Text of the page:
As we all know, with its opinion of 8 March 2011, the European Court of Justice (ECJ) opined that the envisaged Unified Patent Litigation System (UPLS) is not compatible with the law of the European Union. The main debate is about the influence of the ECJ in patent matters. The patent communities in the Member States of the European Union do not seem to be keen on extending the ECJ’s jurisdiction in patent matters and it is likely that patent practitioners in EPC Member States that are not members of the EU are still less.
In its opinion, the ECJ points out that the founding treaties of the European Union have established a legal structure that prevails over the laws of the Member States and possesses its own institutions. The guardians of this legal structure, responsible for ensuring the full application of the European Union Law, are the ECJ in cooperation with the courts of the Member States. Once the law of the European Union is infringed by the national court of a Member State, the current judicial system provides for opportunity to bring a case before the ECJ.
The ECJ further states that contrary to the above arrangement, the proposed European and EU Patents Court (EEUPC) is outside the institutional and judicial framework of the European Union and is vested with exclusive jurisdiction over a significant number of actions brought by individuals in the field of patents. The EEUPC takes the place of national courts in that field and is obliged to interpret and apply, inter alia, European Union law. In doing so, however, the national courts would be deprived of their role as “ordinary” courts in the legal order of the European Union. In addition, the UPLS would deprive the ECJ of its powers to reply, by preliminary ruling, to the questions of the national courts. In case of a violation of the European law by the EEUPC, no infringement proceedings would apply and no financial liability of a Member State would arise. Therefore, according to the ECJ, the EU Member States cannot confer jurisdiction to a court created by an international agreement.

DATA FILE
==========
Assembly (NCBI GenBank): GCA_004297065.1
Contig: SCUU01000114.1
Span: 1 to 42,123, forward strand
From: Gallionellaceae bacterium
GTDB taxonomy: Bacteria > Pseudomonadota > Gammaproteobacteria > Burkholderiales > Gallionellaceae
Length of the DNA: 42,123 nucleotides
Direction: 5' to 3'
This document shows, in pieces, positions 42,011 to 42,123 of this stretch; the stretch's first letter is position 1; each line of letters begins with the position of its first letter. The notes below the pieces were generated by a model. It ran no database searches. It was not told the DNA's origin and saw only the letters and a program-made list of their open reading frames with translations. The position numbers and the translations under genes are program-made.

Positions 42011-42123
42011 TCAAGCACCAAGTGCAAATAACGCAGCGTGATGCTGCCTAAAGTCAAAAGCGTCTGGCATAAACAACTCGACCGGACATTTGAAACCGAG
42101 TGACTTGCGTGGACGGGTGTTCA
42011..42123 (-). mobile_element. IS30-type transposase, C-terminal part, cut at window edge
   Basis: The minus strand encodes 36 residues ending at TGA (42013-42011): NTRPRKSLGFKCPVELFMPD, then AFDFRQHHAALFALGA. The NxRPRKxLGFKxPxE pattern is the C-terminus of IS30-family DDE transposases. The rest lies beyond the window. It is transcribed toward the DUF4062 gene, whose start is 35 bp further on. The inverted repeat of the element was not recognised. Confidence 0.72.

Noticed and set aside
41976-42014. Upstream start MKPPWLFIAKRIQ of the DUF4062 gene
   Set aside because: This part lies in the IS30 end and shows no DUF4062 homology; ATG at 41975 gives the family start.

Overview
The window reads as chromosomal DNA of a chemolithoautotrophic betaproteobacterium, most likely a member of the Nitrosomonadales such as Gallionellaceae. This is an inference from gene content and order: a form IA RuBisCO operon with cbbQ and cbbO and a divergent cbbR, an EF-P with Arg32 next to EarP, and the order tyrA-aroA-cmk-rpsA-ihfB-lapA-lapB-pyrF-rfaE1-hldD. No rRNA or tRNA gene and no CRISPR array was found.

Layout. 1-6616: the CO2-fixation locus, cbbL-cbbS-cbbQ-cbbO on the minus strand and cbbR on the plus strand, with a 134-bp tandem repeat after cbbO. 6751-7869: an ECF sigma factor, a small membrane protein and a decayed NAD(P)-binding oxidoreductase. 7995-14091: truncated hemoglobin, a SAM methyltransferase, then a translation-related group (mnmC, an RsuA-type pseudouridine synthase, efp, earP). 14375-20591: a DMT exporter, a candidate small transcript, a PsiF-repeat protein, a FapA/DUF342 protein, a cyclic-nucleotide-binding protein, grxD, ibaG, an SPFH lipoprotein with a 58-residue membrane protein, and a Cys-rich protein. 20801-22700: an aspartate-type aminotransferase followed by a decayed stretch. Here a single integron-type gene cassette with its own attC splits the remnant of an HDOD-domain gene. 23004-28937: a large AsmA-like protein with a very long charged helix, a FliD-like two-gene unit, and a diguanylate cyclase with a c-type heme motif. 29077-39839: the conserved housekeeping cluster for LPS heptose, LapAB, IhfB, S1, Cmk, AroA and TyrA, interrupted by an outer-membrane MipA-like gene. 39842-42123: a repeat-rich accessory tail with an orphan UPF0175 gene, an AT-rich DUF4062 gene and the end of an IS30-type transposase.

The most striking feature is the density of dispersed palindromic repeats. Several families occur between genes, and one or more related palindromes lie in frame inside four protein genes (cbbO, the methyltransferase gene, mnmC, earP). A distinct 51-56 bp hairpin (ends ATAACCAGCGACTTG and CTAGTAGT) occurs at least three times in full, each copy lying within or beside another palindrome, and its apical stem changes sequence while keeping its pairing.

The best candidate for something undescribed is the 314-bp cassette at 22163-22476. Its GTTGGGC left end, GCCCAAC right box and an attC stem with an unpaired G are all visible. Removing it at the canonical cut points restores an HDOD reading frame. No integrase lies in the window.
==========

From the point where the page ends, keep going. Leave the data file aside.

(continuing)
The opinion of the ECJ raises various questions as to whether it will ever be possible to establish a unified patent litigation system compatible with the law of the European Union that also satisfies the interests of patent holders, possible defenders, and practitioners.
Even though rejected by a great number of patent professionals, a possible solution could be to increase the influence of the ECJ in the proposed patent judicial system. However, this solution is not perfect as it will certainly delay proceedings and it will be highly questionable whether the countries which are not part of the EU would be willing to submit their cases to the ECJ-jurisdiction. With respect to this, a possibility to reach a compromise remains open. For example, a litigation system that would allow consideration of the different approaches of the EU Member States as well as other states participating in the EPC. One of the more key questions in this regard is the following: Would it be possible to introduce a judicial framework for different appeal proceedings depending on whether the appeal concerns a ruling issued by a regional chamber of an EU Member State or a Non-EU Member State? It is doubtful whether the EU and its Member States would accept such a splitting.